- Starring: Joseph Gordon-Levitt, Michael Shannon
- Summary: Dodging speeding cars, crazed cabbies, open doors, and eight million cranky pedestrians is all in a day’s work for Wilee, the best of New York's agile and aggressive bicycle messengers. It takes a special breed to ride the fixie – super lightweight, single-gear bikes with no brakes and rideriders who are equal part skilled cyclists and suicidal nutcases who risk becoming a smear on the pavement every time they head into traffic. But a guy who’s used to putting his life on the line is about to get more than even he is used to when his last envelope of the day – a routine “premium rush” run – turns into a life or death chase through the streets of Manhattan. (Columbia Pictures)… Expand
- Director: David Koepp
- Genre(s): Action, Thriller
- More Details and Credits »
90Stuffed with zingers and zippy stunts, it comes with pretty young things of all hues and hair types - few prettier than its lead, Joseph Gordon-Levitt - and start-to-finish clever special effects, none more clever or special than Michael Shannon.
80There is a lot of silly bike-is-life philosophy, including Wilee's personal credo of "Fixed gear, steel frame, no brakes," none of which I can speak to because I don't care a tinker's damn about bikes, but I do have an abiding fondness for compact and coherent action movies, and this is surely one.
25The best moments in director David Koepp's slight, dull movie are the scenes in which bike messenger Wilee pauses at busy intersections to figure out the path of least obstruction.
8Premium Rush delivers on the promise of its title. Joseph Gordon-Levitt stars as a daring NYC bike messenger. Apparently there is no end to the risks bike messengers take. Some of the film's best sequences elaborate on various possibilities that could end in disaster. Michael Shannon plays a hapless cop whose gambling habits have gotten him into trouble with the wrong people. His performance is another of the movie's numerous highlights. Gordon-Levitt receives an envelope, the contents of which could help Shannon. Premium Rush moves back and forward in time and all across NYC, following different characters and providing the audience with the central scenario before fleshing out the details. This approach works decidedly better than more straightforward storytelling. Writer/director David Koepp capably maintains tension, while his and John Kamps's script successfully injects humor into various situations. The characters are well defined and have plausible motivations. Ultimately Premium Rush is fairly simple, but it offers enough innovation and personality to rise above standard genre fare. Those looking for a good time would do well to see it.… Collapse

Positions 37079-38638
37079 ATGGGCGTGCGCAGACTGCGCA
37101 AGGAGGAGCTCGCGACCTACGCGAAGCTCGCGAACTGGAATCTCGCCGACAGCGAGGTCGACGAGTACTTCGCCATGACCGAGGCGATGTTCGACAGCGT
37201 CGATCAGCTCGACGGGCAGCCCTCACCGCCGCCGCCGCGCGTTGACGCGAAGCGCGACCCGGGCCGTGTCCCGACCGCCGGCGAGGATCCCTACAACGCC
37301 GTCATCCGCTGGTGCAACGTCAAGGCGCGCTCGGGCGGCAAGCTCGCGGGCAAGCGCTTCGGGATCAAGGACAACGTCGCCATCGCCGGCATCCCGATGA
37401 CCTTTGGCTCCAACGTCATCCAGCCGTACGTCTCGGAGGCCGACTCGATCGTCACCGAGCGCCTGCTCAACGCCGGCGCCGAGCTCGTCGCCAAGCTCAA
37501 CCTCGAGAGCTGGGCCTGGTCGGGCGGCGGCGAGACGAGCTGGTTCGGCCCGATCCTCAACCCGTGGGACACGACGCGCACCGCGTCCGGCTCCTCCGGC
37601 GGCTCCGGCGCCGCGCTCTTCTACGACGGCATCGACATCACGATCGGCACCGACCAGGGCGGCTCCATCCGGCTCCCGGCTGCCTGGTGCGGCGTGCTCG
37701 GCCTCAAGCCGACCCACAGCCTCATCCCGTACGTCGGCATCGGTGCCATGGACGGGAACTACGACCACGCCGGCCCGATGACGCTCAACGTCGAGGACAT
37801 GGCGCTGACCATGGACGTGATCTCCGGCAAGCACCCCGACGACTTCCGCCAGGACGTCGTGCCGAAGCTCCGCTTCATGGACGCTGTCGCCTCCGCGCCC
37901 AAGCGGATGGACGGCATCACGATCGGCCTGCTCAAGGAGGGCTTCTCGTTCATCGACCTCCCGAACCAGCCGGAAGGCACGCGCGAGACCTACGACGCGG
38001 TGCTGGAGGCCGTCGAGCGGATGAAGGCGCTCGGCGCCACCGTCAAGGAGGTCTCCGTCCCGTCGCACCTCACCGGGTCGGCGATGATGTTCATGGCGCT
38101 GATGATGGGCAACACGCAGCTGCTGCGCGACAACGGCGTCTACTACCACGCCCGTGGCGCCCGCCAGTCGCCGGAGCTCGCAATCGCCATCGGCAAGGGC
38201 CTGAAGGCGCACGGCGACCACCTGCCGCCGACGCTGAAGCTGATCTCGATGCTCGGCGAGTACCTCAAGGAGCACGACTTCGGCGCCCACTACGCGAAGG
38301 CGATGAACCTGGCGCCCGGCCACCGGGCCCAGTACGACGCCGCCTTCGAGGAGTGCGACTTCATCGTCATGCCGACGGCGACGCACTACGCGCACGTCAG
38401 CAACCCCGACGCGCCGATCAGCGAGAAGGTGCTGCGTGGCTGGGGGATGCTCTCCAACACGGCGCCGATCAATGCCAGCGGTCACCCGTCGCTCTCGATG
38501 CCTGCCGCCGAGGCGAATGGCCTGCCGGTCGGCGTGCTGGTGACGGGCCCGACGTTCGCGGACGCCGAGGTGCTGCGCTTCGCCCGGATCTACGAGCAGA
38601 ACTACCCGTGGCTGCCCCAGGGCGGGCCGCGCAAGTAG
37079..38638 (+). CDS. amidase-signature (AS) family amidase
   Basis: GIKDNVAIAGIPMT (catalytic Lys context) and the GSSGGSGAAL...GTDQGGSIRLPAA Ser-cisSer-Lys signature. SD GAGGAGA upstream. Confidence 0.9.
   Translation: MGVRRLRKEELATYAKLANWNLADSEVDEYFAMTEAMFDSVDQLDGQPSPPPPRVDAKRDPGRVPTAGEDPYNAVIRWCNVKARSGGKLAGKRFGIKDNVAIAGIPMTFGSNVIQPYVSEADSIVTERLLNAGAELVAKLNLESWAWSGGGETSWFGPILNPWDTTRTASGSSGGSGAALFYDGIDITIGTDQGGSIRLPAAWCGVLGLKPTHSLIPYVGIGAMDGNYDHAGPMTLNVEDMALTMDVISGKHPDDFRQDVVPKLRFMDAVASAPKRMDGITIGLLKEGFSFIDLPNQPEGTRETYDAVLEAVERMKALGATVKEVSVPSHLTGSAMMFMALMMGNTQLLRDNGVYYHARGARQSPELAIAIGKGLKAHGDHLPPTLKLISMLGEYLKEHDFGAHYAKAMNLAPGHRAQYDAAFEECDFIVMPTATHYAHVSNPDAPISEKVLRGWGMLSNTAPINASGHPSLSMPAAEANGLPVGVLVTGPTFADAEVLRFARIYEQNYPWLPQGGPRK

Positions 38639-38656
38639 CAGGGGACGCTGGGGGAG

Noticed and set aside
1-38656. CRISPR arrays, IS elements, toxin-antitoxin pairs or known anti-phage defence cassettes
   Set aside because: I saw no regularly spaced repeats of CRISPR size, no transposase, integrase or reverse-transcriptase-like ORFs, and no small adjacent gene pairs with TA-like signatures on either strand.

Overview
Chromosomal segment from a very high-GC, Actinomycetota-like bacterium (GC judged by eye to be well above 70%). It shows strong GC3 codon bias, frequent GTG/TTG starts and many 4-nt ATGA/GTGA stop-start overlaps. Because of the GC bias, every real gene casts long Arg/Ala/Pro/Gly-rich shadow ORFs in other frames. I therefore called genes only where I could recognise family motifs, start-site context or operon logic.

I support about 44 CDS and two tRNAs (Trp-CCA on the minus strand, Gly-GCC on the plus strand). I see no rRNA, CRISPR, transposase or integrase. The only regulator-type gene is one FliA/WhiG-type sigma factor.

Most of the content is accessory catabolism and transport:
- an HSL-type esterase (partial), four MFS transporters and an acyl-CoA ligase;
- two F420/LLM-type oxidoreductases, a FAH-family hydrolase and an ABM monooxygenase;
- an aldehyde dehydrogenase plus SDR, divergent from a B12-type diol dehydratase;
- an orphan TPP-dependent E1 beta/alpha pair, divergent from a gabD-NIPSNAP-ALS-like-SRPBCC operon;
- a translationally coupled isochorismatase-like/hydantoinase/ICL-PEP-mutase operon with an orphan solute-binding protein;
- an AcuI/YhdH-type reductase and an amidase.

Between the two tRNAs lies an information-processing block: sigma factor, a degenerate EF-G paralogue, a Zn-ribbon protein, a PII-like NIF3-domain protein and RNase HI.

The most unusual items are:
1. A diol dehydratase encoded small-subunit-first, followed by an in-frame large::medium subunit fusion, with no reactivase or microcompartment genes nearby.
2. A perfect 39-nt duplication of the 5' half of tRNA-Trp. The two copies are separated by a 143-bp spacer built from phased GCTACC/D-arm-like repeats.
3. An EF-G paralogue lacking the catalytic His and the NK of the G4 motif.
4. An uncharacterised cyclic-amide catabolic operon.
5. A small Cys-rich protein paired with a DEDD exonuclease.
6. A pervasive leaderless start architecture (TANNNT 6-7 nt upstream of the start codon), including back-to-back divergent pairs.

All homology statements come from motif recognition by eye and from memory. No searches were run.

Be careful on the streets of New York. You'll find mayhem, close-calls, accidents, rude behavior, violence, and danger; and that's just from the bicycle messengers.
Premium Rush is the story of one of those messengers (played by Joseph Gordon-Levitt) who must make an important and urgent delivery through Manhattan rush-hour traffic. Gordon-Levitt's character, Wilee, is such a maniac that he rides a bike without brakes, derailleur gears or de rigueur rails.
Joining Wilee on this thrill ride are Manny (Wolé Parks) and Vanessa (Dania Ramirez). I don't know if this film is supposed to make us feel some sympathy for the plight of the downtrodden bicycle messenger, but I personally was rooting for the bad cop (Michael Shannon) to haul their hazardous hineys to the hoosegow for being the dangerous road jerks that they are.
The acting is uneven at best. Ramirez must have gone to the Scowling-Is-Acting School for Young Thespians. Not that she can't make a career out of a scowl. Bruce Willis has been a show-biz success for nearly 30 years with no discernible asset other than a smirk. Shannon's acting isn't much better. I've enjoyed his previous work in Boardwalk Empire and the excellent Before the Devil Knows You're Dead. Here, however, he vacillates between a tough-as-nails Cagney-like bad guy to an exasperated high-pitched whining comic-relief character reminiscent of Curly Howard.
Most of the film's 90 minutes, is spent wheeling on bicycles through traffic. I found it rather tiresome (ha ha! get it? tiresome... tire... you know... bicycle... forget it).
If it's bicycles and a thrilling chase that you have a craving for, watch two movies Breaking Away and Bullitt. You'll get the fix you need and see two infinitely better films in the process.… Expand
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